Gram staining is performed on the specimen at the time of culture. While infections can be caused by aerobic or anaerobic bacteria or a mixture of both, some infections have a high probability of being caused by anaerobic bacteria. These infections include brain abscesses, lung abscesses, aspiration pneumonia, and dental infections. Anaerobic organisms can often be suspected because many anaerobes have characteristic microscopic morphology (appearance). For example, Bacteroides spp. are gram-negative rods that are pleomorphic (variable in size and shape) and exhibit irregular bipolar staining. Fusobacterium spp. are often pale gram-negative spindle-shaped rods having pointed ends. Clostridium spp. are large grampositive rods that form spores. The location of the spore (central, subterminal, terminal, or absent) is a useful differential characteristic. The presence of growth, oxygen tolerance, and Gram stain results are sufficient to establish a diagnosis of an anaerobic infection and begin antibiotic treatment with a drug appropriate for most anaerobes such as clindamycin or vancomycin.
Gram-negative anaerobes and some of the infections they produce include the following genera:
Bacteroides (the most commonly found anaerobes in cultures; intra-abdominal infections, rectal abscesses, soft tissue infections, liver infection)
Fusobacterium (abscesses, wound infections, pulmonary and intracranial infections)
Porphyromonas (aspiration pneumonia, periodontitis)
Prevotella (intra-abdominal infections, soft tissue infections)
Gram-positive anaerobes include the following:
Actinomyces (head, neck, pelvic infections; aspiration pneumonia)
Bifidobacterium (ear infections, abdominal infections)
Clostridium (gas gangrene, food poisoning, tetanus, pseudomembranous colitis)
Peptostreptococcus (oral, respiratory, and intraabdominal infections)
Propionibacterium (shunt infections)
Isolated organisms are always subcultured and the pure culture is tested in order to identify the organism. The identification of anaerobes is highly complex, and laboratories may use different identification systems. Partial identification is often the goal. For example, there are six species of the Bacteroides genus that may be identified as the Bacteroides fragilis group rather than identified individually. Organisms are identified by their colonial and microscopic morphology, growth on selective media, oxygen tolerance, and biochemical characteristics. These include sugar fermentation, bile solubility, esculin, starch, and gelatin hydrolysis, casein and gelatin digestion, catalase, lipase, lecithinase, and indole production, nitrate reduction, volatile fatty acids as determined by gas chromatography, and susceptibility to antibiotics. The antibiotic susceptibility profile is determined by the microtube broth dilution method. Many species of anaerobes are resistant to penicillin, and some are resistant to clindamycin and other commonly used antibiotics.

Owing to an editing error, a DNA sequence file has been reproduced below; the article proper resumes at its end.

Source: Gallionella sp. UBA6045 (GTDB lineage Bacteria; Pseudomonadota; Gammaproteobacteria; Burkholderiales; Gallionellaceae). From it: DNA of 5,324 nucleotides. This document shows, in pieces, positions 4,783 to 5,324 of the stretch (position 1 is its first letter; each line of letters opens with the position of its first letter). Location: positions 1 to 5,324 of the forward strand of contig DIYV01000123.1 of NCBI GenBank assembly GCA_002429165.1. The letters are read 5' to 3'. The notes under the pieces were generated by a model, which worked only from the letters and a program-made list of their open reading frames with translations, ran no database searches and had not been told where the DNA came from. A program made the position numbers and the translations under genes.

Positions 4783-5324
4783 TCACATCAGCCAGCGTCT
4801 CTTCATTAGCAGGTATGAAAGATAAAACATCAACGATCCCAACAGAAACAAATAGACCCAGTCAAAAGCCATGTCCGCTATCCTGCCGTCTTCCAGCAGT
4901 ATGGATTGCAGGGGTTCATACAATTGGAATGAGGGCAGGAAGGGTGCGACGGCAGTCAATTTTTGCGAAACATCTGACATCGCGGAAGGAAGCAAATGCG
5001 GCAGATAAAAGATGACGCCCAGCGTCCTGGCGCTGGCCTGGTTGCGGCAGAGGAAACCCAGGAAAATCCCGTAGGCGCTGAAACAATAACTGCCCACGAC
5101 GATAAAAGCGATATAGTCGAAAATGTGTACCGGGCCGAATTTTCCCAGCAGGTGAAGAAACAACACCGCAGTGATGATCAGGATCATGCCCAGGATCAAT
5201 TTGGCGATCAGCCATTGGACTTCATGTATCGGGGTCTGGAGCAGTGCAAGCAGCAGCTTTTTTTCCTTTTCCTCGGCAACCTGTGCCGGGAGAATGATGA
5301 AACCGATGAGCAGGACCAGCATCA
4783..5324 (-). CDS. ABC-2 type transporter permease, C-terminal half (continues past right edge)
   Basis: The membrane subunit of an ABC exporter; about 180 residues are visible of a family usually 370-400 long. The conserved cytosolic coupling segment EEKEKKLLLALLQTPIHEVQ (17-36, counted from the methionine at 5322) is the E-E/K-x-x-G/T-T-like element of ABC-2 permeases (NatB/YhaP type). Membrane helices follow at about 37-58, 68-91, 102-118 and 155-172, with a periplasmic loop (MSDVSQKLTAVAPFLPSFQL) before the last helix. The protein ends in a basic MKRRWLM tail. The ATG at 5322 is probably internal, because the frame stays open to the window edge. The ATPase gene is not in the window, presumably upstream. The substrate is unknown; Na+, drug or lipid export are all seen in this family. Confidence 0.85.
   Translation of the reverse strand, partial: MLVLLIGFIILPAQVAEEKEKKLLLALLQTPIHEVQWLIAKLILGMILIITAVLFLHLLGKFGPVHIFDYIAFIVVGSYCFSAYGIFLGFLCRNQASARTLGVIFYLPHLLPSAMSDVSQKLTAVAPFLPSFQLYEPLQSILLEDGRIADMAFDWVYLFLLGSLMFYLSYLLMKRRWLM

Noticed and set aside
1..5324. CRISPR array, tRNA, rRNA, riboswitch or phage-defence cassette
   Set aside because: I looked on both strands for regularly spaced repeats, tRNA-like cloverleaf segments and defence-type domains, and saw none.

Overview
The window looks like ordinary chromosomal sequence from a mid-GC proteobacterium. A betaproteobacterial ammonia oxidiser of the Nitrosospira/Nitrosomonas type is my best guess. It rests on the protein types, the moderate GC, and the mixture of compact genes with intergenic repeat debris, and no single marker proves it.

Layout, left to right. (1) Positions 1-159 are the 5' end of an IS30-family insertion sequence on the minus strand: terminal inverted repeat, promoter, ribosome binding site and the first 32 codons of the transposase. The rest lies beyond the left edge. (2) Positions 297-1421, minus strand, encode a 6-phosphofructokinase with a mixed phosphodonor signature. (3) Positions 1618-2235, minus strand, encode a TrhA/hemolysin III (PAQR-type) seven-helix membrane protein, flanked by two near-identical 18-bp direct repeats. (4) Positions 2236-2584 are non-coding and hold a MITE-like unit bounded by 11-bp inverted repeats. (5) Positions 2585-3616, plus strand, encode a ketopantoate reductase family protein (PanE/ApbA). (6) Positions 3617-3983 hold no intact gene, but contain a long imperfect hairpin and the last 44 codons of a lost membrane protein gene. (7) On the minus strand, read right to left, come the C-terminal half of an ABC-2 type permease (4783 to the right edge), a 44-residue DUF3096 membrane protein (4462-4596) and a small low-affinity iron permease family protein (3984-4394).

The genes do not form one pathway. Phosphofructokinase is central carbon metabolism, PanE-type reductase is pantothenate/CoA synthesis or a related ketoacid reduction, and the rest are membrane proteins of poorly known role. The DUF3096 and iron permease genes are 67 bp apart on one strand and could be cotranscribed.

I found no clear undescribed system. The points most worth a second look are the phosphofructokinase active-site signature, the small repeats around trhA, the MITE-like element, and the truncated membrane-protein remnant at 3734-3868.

The health care provider should take special care to collect a contamination-free specimen. All procedures must be performed aseptically. The health care professional who collects the specimen should be prepared to take two samples, one for anaerobic culture and one for aerobic culture, since it is unknown whether the pathogen can grow with or without oxygen. In addition, health care professionals should document any antibiotics that patient is currently taking and any medical conditions that could influence growth of bacteria.